• Kelley Fox Wines, Oregon
  • Brick House Vineyards, Oregon
  • Hedges Family Estate, Washington
  • Porter Creek, Sonoma 
  • Porter-Bass, Sonoma
  • Radio-Coteau, Sonoma
  • Benzinger Family, Napa 
  • Raymond Vineyards, Napa
  • Eisele Vineyard Estate, Napa
  • Roederer Estate, Mendocino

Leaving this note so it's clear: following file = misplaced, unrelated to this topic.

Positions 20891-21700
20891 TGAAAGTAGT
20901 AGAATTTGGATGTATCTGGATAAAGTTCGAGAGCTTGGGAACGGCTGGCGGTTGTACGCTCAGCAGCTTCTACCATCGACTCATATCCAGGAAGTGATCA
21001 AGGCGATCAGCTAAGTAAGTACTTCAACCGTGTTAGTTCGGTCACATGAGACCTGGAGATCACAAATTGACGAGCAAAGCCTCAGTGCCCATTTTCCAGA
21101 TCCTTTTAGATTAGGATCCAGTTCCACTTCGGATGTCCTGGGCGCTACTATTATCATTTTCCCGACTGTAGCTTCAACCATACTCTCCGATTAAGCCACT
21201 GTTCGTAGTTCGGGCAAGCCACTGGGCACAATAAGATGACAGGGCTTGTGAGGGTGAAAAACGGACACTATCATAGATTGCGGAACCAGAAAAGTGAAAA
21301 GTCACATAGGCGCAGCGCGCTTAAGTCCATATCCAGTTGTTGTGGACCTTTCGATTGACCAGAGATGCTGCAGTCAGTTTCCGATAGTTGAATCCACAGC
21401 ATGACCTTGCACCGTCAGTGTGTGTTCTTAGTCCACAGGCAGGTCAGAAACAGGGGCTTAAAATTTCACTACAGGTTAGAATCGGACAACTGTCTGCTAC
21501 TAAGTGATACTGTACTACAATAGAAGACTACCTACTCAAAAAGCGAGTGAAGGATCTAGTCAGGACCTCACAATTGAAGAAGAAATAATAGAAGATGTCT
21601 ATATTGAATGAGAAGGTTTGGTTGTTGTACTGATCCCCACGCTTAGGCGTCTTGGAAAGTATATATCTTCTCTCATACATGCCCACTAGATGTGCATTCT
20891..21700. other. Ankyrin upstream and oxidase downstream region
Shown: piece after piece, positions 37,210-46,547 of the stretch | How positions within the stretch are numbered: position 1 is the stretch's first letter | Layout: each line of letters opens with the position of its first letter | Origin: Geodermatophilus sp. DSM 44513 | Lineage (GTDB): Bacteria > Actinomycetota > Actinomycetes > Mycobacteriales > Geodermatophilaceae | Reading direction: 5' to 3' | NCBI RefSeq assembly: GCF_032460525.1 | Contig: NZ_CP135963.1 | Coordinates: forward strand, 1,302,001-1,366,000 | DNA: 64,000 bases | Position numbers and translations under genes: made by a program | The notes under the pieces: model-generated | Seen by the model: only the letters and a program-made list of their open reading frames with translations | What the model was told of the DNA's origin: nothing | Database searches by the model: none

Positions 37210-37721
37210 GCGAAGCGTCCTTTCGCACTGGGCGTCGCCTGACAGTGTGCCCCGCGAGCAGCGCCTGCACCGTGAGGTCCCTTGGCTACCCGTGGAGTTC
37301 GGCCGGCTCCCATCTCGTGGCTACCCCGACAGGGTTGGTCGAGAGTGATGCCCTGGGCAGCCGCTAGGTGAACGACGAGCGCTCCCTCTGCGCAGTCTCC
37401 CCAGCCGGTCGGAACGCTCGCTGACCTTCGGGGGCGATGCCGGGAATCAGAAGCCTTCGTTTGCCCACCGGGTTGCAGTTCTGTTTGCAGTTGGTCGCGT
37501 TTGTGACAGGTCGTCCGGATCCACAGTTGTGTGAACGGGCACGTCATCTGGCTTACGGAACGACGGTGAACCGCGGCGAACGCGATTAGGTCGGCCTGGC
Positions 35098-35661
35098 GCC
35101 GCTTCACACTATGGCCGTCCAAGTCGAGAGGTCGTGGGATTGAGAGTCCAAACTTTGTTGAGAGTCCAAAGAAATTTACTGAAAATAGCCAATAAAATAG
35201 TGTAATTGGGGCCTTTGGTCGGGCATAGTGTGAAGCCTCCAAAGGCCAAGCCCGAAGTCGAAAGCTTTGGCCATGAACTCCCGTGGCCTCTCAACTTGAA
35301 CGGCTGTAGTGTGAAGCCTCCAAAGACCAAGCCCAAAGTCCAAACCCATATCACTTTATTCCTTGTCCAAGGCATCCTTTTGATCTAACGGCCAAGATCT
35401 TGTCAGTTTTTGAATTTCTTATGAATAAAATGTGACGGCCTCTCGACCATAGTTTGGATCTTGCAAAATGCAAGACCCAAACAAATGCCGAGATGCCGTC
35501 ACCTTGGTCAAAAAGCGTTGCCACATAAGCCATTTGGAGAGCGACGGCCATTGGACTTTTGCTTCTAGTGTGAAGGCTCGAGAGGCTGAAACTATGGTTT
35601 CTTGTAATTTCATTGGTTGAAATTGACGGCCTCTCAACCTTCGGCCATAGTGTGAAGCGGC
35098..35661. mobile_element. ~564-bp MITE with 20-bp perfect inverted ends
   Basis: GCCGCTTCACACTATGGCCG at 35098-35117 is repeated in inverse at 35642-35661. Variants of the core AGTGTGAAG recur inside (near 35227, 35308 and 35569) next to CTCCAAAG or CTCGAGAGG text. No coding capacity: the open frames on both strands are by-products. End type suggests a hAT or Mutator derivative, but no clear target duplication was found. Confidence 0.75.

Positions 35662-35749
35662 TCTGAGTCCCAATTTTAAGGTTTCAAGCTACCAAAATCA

While Demeter has dual outreach (food products and wine), The Syndicat International des Vignerons en Culture Bio-Dynamique (SIVCBD) is exclusive to wine. Founded in 1995, it is the leading group of European biodynamic producers that issue the official Biodyvin approval. Considered one of the highest honors for biodynamics (along with Demeter and respekt-BIODYN), Biodyvin maintains integrity by using an organization called ECOCERT to carry out independent inspections for the SIVCBD. Their controversial motto, “Nothing added, nothing taken away,” has become a cornerstone of today’s electric natural wine movement. “Controversial,” you ask? Yes, because within the Biodyvin guidelines you can “take away,” but not “rip away.” The organization does allow for minimal doses of sulfur as well as slight fining or filtration before bottling, as long as the producer adheres to the mindful thresholds. This is where the two paths, natural and biodynamic, can diverge — a little dose of sulfur or slight fining contradicts the hardcore guts of natural wine. For example, if you’re a biodynamic producer in Germany trying to be as natural as you can be, you use indigenous (versus synthetic) yeasts to carry out alcoholic fermentation. Since your fermentation is “natural” or spontaneous, it might take a while; it might stop altogether, and in the end the majority of your grape sugars might not convert to alcohol, leaving residual sugar in the final wine. So, now you’re stuck with a natural wine that has more residual sugar than you desired. So what do you do? You add a little sulfur so the wine doesn’t re-ferment in the bottle on its long, hard way across the Atlantic ocean. If you’ve ever had a natural wine that feels too spritzy on the palate, it’s most likely carbon dioxide, the result of a secondary fermentation happening inside the bottle. It’s especially unappetizing in red wines, which can taste overly sour, like kombucha — great for Champagne, not for still wine. Despite Biodyvin’s 25-year legacy, I’m surprised by how many natural wine enthusiasts overlook its earliest members who include stalwart producers like Dirler-Cadé of Alsace, Pierre Morey of Meursault, and Château Falfas of Bordeaux (yes, Bordeaux and lots of it!). It’s sometimes easy to get wrapped-up in a colorful movement and go “all in” on a particular style, but it’s important to find the discipline to stay centered, dig in, and revisit the classics. Today, Biodyvin brings together 160 biodynamic estates throughout France, Germany, Italy, Portugal, Switzerland, and Spain. Here are a few of our favorites: